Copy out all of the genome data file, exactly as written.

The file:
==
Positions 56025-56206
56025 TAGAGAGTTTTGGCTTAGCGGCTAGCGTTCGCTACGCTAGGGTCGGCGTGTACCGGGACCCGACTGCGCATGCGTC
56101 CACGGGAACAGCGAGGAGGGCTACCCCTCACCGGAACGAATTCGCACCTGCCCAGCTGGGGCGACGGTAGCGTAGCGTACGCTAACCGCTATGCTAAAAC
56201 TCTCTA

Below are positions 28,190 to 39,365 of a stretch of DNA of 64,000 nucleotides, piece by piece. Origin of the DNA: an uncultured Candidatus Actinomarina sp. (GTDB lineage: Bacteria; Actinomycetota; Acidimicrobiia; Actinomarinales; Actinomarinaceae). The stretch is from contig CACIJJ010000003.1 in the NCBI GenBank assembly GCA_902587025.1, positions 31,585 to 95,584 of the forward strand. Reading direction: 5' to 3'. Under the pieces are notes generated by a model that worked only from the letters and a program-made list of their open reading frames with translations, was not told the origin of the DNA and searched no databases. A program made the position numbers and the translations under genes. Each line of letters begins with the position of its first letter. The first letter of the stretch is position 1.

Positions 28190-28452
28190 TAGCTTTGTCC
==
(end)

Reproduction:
Positions 56025-56206
56025 TAGAGAGTTTTGGCTTAGCGGCTAGCGTTCGCTACGCTAGGGTCGGCGTGTACCGGGACCCGACTGCGCATGCGTC
56101 CACGGGAACAGCGAGGAGGGCTACCCCTCACCGGAACGAATTCGCACCTGCCCAGCTGGGGCGACGGTAGCGTAGCGTACGCTAACCGCTATGCTAAAAC
56201 TCTCTA

Below are positions 28,190 to 39,365 of a stretch of DNA of 64,000 nucleotides, piece by piece. Origin of the DNA: an uncultured Candidatus Actinomarina sp. (GTDB lineage: Bacteria; Actinomycetota; Acidimicrobiia; Actinomarinales; Actinomarinaceae). The stretch is from contig CACIJJ010000003.1 in the NCBI GenBank assembly GCA_902587025.1, positions 31,585 to 95,584 of the forward strand. Reading direction: 5' to 3'. Under the pieces are notes generated by a model that worked only from the letters and a program-made list of their open reading frames with translations, was not told the origin of the DNA and searched no databases. A program made the position numbers and the translations under genes. Each line of letters begins with the position of its first letter. The first letter of the stretch is position 1.

Positions 28190-28452
28190 TAGCTTTGTCC